Apple's new Mac Pro kicks HDDs and SSDs to the curb in favor of PCI-e flash

Apple's new Mac Pro kicks HDDs and SSDs to the curb in favor of PCI-e flash

Summary: Under the Mac Pro's black, cylindrical, aluminum shell is a whole raft of high tech components, including super-fast next-generation PCI Express flash storage.

TOPICS: Storage, Apple

Yesterday, Apple took time during its WWDC 2013 keynote speech to give the developers a sneak peek at the upcoming newly revamped Mac Pro workstation.

Everything about the new Mac Pro is cutting edge, from the dual Xeon E5 processors, to the twin FirePro GPUs, all the way to the thermal core and the machined aluminum cylinder encasing the components. But one place where the new Mac Pro really shines is in the storage department.

(Source: Apple)

See alsoHow Apple's new Mac Pro revolutionizes the desktop workstation

Since a system like the new Mac Pro needs something special when it comes to storage, and Apple hasn't disappointed us.

Rather than go for old-school hard drives (HDDs), or even faster solid state drives (SSDs), Apple has instead chosen to top both of thee and go for next-generation PCI Express flash storage.

This storage is not just fast, it blows away SSDs. PCI Express flash storage is up to 2.5 times faster than the fastest SATA-based solid-state drive, and a whopping 10 times faster than a 7200-rpm a SATA hard drive.

To put this into hard numbers, a SATA hard drive offers about 110MBs, while a SATA flash drive can top 550MB/s. Compare this to PCI Express flash which can manage 1,250MB/s.

That's an incredible level of data throughput. 

(Source: Apple)

This means that the new Mac Pro will have the fastest storage available to a desktop workstation.

The new Mac Pro is, in my opinion, a game changer. Just as SSDs have replaced HDDs, PCI Express storage is now set to push aside SSDs in high-end systems. PCI Express flash storage isn't new, there are a number of PCI Express flash storage cards on the market, but what Apple has done by putting it into its Mac Pro is legitimize it. I have no doubt that we will be seeing similar storage making its way into high-end PC systems – and quite possibly high-end gaming systems – over the coming months.

Topics: Storage, Apple

Kick off your day with ZDNet's daily email newsletter. It's the freshest tech news and opinion, served hot. Get it.


Log in or register to join the discussion
  • Sounds like a variant of SSD to me.

    "PCI Express flash storage"

    Sounds like a variant of SSD to me. SSD just means "solid state drive," a generic term for anything that doesn't have moving parts. It's not a particular technology.
    • My thought exactly.

      PCI-e SSD's have been available for a while now. They can be installed in any PC which has PCI-e slots. Which excludes this "game changing" Mac Pro.
      • Mmm... Though of course if you read the article...

        It says it's not new. Just like apple say AMD are doing the graphics and intel are doing the processors.

        The point is that an OEM has decided to make it the default, an end user doesn't have to pull out cards or buy extra ones. I know, I know, it is apple and we can't give an inch.... However that also means that no OEM has released anything game changing in the last 5 years? Or that they never could because the OEM's don't pt develop the underlying tech?

        Fact is, I've not seen a work station like it before.

        The argument 's silly - it's like saying there was nothing game changing about surface pro because old windows tablets could take mice and keyboards, or used intel, or whatever. Fact is whilst on paper all those things were rocking about, it took MS to take the popular tablet from ipad to surface and other OEM's to perfect it. Same thing here - as work stations go, this is a huge chage, why pretend it isn't? It's the job of an OEM to take existing technologies and put them together into a final product. Yes any other OEM could have made this. Fact is they didn't any more than apple made the surface, why not recognise that? It is an impressive machine. Very niche market, but impressive.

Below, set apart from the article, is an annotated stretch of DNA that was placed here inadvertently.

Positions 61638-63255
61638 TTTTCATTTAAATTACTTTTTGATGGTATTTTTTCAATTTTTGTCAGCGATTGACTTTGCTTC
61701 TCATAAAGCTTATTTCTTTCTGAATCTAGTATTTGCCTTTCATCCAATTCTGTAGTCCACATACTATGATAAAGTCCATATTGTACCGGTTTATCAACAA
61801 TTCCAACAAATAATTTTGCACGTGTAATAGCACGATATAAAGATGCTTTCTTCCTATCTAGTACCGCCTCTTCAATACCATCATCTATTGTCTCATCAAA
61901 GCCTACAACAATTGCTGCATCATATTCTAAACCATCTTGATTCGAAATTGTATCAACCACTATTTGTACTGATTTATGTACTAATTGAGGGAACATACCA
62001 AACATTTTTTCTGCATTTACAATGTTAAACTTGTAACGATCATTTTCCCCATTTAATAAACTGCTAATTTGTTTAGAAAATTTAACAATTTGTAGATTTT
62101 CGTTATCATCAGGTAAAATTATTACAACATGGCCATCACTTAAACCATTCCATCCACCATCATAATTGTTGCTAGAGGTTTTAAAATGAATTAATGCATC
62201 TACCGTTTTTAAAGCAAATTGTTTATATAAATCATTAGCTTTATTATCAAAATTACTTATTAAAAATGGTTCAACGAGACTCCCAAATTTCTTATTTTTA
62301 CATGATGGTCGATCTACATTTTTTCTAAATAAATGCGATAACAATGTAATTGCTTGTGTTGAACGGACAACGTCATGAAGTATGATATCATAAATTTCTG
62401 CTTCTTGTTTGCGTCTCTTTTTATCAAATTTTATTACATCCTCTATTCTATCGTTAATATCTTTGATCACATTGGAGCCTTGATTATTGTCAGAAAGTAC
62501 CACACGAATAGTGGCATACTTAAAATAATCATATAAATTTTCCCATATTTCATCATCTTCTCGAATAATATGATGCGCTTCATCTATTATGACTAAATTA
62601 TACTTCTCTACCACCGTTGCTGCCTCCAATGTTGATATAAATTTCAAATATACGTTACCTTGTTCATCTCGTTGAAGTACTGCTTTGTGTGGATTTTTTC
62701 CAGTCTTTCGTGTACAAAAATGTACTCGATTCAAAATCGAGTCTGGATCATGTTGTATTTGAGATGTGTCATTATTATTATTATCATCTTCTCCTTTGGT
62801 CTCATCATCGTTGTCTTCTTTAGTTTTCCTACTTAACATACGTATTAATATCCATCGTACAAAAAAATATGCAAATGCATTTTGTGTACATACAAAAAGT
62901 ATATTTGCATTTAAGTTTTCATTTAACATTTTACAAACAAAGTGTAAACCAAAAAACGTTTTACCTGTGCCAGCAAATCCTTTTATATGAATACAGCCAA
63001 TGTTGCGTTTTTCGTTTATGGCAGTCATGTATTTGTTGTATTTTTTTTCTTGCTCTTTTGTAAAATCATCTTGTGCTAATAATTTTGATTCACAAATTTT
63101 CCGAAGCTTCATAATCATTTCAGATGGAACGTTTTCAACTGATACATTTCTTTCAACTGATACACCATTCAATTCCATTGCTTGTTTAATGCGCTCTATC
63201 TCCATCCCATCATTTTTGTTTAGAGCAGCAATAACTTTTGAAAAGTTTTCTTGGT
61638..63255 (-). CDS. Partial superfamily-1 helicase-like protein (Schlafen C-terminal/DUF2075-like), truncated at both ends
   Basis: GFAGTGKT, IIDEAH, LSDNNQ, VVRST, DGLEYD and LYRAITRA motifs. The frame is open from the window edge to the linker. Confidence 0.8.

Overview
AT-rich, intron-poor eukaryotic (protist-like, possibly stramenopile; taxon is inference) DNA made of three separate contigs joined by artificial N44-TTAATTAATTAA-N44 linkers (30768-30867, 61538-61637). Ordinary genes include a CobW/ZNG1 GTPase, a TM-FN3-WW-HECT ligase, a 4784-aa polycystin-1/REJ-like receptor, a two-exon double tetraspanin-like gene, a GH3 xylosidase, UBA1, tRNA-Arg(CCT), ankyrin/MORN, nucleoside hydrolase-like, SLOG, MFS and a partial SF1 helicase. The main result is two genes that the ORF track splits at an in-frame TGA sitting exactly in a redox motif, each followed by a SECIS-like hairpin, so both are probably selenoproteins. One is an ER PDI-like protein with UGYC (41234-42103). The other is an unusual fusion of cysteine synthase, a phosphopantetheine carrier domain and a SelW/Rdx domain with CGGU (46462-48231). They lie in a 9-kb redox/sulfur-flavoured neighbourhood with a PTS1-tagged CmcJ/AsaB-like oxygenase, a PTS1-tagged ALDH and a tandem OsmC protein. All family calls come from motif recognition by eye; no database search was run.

• It implies it with the following statement

          "This means that the new Mac Pro will have the fastest storage available to a desktop workstation."

          The PCI-e based SSD cards not only make this type of speed available in other desktop workstations they also are available to my $325 HP Paviliion because it, unlike this workstation, has PCI-e slots.

          This isn't about Apple. It's about Apple fanboi's treating everything Apple does as revolutionary despite the fact these options have existed before. If I understand your response correctly what is "revolutionary" here is that Apple has decided to include it by default. I don't see that as revolutionary. Nor do I see anything revolutionary about a dockable mouse/keyboard. But then I don't think anyone has been selling it that way.
          • Re: revolutionary

            Who cares whether it is revolutionary, innovative, or what other buzzword you prefer today?

            This is the high end computer Apple sells today. If you think it does not meet your needs, then just don't buy it. Other people might think otherwise. For whatever reasons that you can't comprehend.

            Or you think you know everything and everyone around must obey your opinion?
      • I guess you missed the part where

        The adoption by the Mac Pro will legitimize the market. Much like the old teardrop iMacs legitimized USB. Yeah, it was out there, but nobody was really using it until the iMac adopted it.

        The point isn't that it's already out there, but that it is now been adopted as a standard configuration by a major computer manufacturer.

        Seriously, this is not that hard a concept, so I can't help but think your inability to grasp it is deliberate.
        • LOL! Yeah, you keep selling yourself on that.

          "Much like the old teardrop iMacs legitimized USB."

          And you keep selling yourself on this too:

          "The adoption by the Mac Pro will legitimize the market."

          These PCI-e solutions are already legitimate.
          • Re: These PCI-e solutions are already legitimate.

            Then share with us: how many desktop computers with PCI-Express flash storage you already have?